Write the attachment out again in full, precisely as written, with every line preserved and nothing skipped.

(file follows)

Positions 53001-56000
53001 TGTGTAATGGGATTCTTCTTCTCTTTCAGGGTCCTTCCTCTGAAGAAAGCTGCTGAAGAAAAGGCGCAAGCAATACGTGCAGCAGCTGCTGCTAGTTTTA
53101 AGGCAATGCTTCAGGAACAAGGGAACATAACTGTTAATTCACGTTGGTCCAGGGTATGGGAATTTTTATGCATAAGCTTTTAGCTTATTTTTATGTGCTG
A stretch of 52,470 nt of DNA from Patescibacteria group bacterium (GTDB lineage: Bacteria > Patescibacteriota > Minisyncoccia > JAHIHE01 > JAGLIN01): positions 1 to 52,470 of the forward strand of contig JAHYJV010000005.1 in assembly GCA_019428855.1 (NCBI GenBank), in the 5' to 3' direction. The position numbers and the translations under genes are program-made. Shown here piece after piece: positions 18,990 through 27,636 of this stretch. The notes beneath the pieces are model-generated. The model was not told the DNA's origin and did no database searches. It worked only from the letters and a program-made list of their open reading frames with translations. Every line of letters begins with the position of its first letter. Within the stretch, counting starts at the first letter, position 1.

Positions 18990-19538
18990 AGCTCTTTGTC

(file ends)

Positions 53001-56000
53001 TGTGTAATGGGATTCTTCTTCTCTTTCAGGGTCCTTCCTCTGAAGAAAGCTGCTGAAGAAAAGGCGCAAGCAATACGTGCAGCAGCTGCTGCTAGTTTTA
53101 AGGCAATGCTTCAGGAACAAGGGAACATAACTGTTAATTCACGTTGGTCCAGGGTATGGGAATTTTTATGCATAAGCTTTTAGCTTATTTTTATGTGCTG
A stretch of 52,470 nt of DNA from Patescibacteria group bacterium (GTDB lineage: Bacteria > Patescibacteriota > Minisyncoccia > JAHIHE01 > JAGLIN01): positions 1 to 52,470 of the forward strand of contig JAHYJV010000005.1 in assembly GCA_019428855.1 (NCBI GenBank), in the 5' to 3' direction. The position numbers and the translations under genes are program-made. Shown here piece after piece: positions 18,990 through 27,636 of this stretch. The notes beneath the pieces are model-generated. The model was not told the DNA's origin and did no database searches. It worked only from the letters and a program-made list of their open reading frames with translations. Every line of letters begins with the position of its first letter. Within the stretch, counting starts at the first letter, position 1.

Positions 18990-19538
18990 AGCTCTTTGTC